Two animal loving friends, John Gordon and Scott Whipple, started the CANIDAE Natural Pet Food Company in 1996. These “ordinary guys” and their families founded CANIDAE with a desire and a plan to make the finest natural pet food products possible. Today, the company is still family owned and operated, and still very much committed to providing dogs, cats and horses with premium quality pet food. It stands to reason, then, that everyone who works at CANIDAE is also an animal lover. Many employees even bring their dogs to work with them – because any task becomes infinitely more enjoyable with a canine friend by your side! We thought you might enjoy getting to know some of the “Pets of the CANIDAE staff,” so here they are:

Greg Henley: Max, 4 year old Maltese
What do you love most about your pet?  I love everything about him – he loves me unconditionally.
Does your pet have any quirks?  He is grouchy in the morning – don’t try to get him out of bed before he is ready.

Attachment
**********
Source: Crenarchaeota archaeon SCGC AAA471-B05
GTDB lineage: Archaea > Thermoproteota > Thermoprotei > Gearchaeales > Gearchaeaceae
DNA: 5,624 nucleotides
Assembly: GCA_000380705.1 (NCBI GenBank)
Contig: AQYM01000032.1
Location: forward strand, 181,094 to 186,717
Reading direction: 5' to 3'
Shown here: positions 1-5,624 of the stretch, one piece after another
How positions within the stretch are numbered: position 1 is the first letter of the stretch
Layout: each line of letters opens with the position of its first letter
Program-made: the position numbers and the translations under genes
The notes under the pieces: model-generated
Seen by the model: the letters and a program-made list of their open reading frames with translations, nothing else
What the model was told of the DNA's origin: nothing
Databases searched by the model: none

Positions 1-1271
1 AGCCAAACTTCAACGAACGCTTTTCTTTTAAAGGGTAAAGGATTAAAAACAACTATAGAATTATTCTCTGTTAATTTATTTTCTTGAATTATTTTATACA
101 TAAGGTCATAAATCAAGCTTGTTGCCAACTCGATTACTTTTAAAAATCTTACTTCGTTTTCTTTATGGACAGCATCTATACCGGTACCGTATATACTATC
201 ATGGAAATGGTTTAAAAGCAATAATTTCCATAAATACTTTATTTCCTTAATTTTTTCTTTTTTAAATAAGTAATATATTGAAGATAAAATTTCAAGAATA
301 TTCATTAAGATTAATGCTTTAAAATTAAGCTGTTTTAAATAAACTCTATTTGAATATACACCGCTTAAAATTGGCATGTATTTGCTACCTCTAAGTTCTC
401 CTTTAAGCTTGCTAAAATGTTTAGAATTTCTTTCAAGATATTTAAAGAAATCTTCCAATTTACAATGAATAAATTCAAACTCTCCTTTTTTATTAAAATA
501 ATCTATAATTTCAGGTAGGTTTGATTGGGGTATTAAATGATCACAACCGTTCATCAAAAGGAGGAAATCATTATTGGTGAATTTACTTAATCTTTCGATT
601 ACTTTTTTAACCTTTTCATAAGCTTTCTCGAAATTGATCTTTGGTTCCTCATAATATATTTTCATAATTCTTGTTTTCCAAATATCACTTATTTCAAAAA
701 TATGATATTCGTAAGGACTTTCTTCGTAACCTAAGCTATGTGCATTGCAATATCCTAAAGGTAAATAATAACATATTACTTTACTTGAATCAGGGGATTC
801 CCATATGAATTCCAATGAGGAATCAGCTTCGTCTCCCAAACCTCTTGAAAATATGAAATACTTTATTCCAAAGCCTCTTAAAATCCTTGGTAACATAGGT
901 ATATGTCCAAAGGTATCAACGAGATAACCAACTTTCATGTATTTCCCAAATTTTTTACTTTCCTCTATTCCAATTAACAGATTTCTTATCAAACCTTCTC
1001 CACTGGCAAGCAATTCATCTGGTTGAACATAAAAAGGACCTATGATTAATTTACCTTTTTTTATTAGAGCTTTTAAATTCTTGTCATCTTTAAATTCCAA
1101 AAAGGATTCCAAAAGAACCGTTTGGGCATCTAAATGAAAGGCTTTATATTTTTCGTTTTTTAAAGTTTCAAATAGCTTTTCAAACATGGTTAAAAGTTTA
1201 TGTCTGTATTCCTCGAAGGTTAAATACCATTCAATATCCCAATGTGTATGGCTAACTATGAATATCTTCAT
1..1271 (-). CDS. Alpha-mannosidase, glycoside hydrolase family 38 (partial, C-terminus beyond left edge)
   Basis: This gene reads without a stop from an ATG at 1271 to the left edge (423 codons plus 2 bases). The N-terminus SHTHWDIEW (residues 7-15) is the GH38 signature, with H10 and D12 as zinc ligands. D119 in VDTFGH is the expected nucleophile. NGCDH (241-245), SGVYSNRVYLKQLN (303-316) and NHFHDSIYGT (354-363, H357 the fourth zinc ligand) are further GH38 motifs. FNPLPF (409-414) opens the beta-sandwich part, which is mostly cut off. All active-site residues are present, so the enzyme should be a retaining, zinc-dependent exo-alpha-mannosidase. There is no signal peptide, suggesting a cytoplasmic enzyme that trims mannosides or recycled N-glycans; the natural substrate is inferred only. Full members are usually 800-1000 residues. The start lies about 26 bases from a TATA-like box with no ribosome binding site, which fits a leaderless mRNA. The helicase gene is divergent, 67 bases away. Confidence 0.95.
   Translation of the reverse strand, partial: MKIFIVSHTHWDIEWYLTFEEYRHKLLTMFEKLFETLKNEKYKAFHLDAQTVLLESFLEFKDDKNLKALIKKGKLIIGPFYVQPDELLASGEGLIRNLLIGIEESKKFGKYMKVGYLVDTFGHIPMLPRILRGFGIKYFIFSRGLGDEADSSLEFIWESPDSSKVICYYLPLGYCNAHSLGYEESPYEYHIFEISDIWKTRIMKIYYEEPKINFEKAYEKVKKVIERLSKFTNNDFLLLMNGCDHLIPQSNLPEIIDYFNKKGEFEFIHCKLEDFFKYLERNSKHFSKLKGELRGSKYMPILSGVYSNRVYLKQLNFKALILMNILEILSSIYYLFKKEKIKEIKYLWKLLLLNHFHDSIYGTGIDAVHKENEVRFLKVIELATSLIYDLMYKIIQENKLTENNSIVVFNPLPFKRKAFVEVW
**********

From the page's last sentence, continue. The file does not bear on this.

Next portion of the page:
What are your pet’s favorite activities?  He loves to play with his rope tug toy.
What one word best describes your pet’s personality? Playful
If your pet could talk, what would they say about their CANIDAE food? “More canned food and TidNips please!!”

Kristine Matsuura: Hailey, 3 year old yellow Labrador

What do you love most about your pet? She is the sister I never had.
Does your pet have any quirks? She is a Princess and all the toys are hers.
What are your pet’s favorite activities? Going jogging with me, and going with me wherever I go.
What one word best describes your pet’s personality? Princess
If your pet could talk, what would they say about their CANIDAE food? “May the bag never go empty!”

Diane Matsuura: Breezie, 6 year old yellow Labrador

What do you love most about your pet? She gives the best hugs.
Does your pet have any quirks? She hogs the bed or couch.
What are your pet’s favorite activities? She loves Splash Dogs Dock Diving.  Right now she is on maternity leave from sports and is home taking care of 6 puppies.
What one word best describes your pet’s personality? Mushy
If your pet could talk, what would they say about their CANIDAE food? “The best food ever!”

Scott Whipple: Koda, 1 year old Yorkshire terrier